Quantity instead of quality: The truth about the life of a copywriter

The last months and years I have worked repeatedly as a freelance copywriter and editor. Actually, a good endeavour one think.

Because freelance work offers people so many options. One can do what one really loves and wants. And one earn money with this. One is independent from the criticism of just one boss. What sounds unbelievable relaxing at first glance is sometimes a true hell ride in practice. Because lousy clients, constant discontent and a permanent time pressure have stolen me much time, sleep and energy. And all this effort for just a small pocket money.

An excellent copywriter needs to acquire renown. And that requires much time and perseverance. Or one can find right away someone who appreciates the diligence and the quality of one’s work. But in the mass of self-proclaimed writers that’s not so easy. Because let’s be honest: Nowadays many companies opt for the price and not for the quality if they want to hire a copywriter. So it happens that someone from Thailand who has learned German as a second language, perhaps as a third one, writes a German advertising text for less than half of the price a resident would charge. This new type of outsourcing for cost savings is poison for all dedicated copywriter, just like me. I wouldn’t say that this Thai scribbler is less talented, but in my experience it is impossible to write a text of 1,200 words for just 11 Euros. Just consider that the price includes the research, too. But that’s something what happens often to me and other German writers. The competitors beat the prices and get the nod. An easy market-based calculation. But what results is partly a catastrophe.

An example from my experience: I wrote three and a half hours a new article for a German organization. In advance we agreed 60 Euros to pay. The requirements were clarified and the content was determined before. What sounds very promising, turned out to be a total flop. Because shortly after I had sent the text, the organization ended promptly our cooperation. The reasoning was extremely devastating for me as a writer. Finally, the communication manager pulled me to pieces. For example she wrote as a justification: “Unfortunately, the article didn’t meet our requirements at all.” And although I had complied with the prescribed guidelines. This sentence was followed by other flimsy and sometimes very meaningless justifications. Lately she finished the message by saying: “I think it’s the best if we stop the cooperation here.” All my work was counted for nothing. And to be honest I absolutely couldn’t understand what the problem was. So I did some research and found out that already several freelancers had applied to that job. And none of them was hired, except for one writer from Eastern Europe who works for a fifth of the price that I had charged. That was the true reason: I was too expensive. If the organization had a real interest in my work and also in my person, they would have criticized me and would have let me adapt the article for no extra cost.

And the whole issue kept moving: I had a look on the organization’s website. And to my glee I could realize that many commas and even words are missing in the articles. Any good copywriter edits his texts before sending them. Of course, one or two errors can sneak in. But how can it be that there are five errors in a small paragraph? And that although the organization places much importance on quality. At least that was the self-assessment and also a reason for my career there.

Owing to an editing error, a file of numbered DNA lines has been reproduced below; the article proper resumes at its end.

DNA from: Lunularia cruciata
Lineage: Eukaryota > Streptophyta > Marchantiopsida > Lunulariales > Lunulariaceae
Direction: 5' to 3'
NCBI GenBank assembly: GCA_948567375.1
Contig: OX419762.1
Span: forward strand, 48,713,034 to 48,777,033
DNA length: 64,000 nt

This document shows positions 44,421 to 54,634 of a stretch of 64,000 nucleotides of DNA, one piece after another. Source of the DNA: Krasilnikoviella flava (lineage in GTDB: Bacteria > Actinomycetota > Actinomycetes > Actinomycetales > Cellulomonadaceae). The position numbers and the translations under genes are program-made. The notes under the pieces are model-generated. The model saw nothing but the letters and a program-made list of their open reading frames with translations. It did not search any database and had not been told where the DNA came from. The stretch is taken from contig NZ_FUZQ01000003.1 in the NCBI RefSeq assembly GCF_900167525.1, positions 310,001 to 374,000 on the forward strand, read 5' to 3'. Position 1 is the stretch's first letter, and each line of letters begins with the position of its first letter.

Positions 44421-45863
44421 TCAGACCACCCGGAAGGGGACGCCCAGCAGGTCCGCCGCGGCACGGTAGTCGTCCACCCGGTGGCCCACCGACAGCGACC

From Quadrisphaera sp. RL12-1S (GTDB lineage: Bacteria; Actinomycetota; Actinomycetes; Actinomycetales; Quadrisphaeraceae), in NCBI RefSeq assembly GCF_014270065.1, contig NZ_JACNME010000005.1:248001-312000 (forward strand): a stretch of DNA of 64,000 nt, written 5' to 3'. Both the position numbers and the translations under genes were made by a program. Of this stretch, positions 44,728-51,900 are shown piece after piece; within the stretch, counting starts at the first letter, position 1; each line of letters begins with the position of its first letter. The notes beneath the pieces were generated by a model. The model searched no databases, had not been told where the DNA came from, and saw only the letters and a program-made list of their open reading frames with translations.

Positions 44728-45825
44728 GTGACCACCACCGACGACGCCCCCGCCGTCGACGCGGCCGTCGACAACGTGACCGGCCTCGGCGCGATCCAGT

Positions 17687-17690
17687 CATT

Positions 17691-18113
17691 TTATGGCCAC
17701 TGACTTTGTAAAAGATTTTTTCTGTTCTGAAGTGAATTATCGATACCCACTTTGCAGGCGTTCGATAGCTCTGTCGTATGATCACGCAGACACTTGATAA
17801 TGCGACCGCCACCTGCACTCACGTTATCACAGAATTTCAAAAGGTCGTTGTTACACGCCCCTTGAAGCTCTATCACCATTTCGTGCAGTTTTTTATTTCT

Through this experience, I learned that from now I just work with people if there is sympathy at first glance. People with whom I skyped and not just wrote previously. And I know my own value. I’d rather have a few jobs which are paid well than to work for just one Cent per word. Let’s count once: If I work for a Cent a word and I want to earn a monthly wage of 1,000 Euros, I have to write 100,000 words every month. These are about 25,000 words a week and 5,000 words daily. Of course, that’s possible. But where is the money for research and subsequent modifications? And 1 cent per word is still highly charged compared to many job opportunities. Some companies are looking for copywriters who create texts of 1,000 words for 5 Euros and even less. This is true wage dumping. And gets worse by second language speakers from Eastern Europe and overseas.

It seems as if quality becomes a commodity in these days that’s no longer important in the light of a faster rotating internet society. The main point is that the content is keyword optimized, so that the company reaches the first rank on Google search. This generates more clicks and attracts more visitors per day. The fact that the produced content is meaningless sometimes and just a sequence of keywords, that’s a irrelevant fact. To be honest, as a potential client I would stand back from such websites which just publish low-quality texts. Because if the company already doesn’t put emphasis on its marketing – and content is finally a part of it -, how shall be the customer orientation?

Many communications agencies struggle with the increasing wage dumping. They usually offer word rates of not less than 15 Cents. In a text of 1,000 words, one need to pay 150 Euros. Understandable, because the employees must be able to live from their work. And so good agencies and excellent copywriters are becoming increasingly rare. They are replaced by speed and ephemerality. Probably exactly those t

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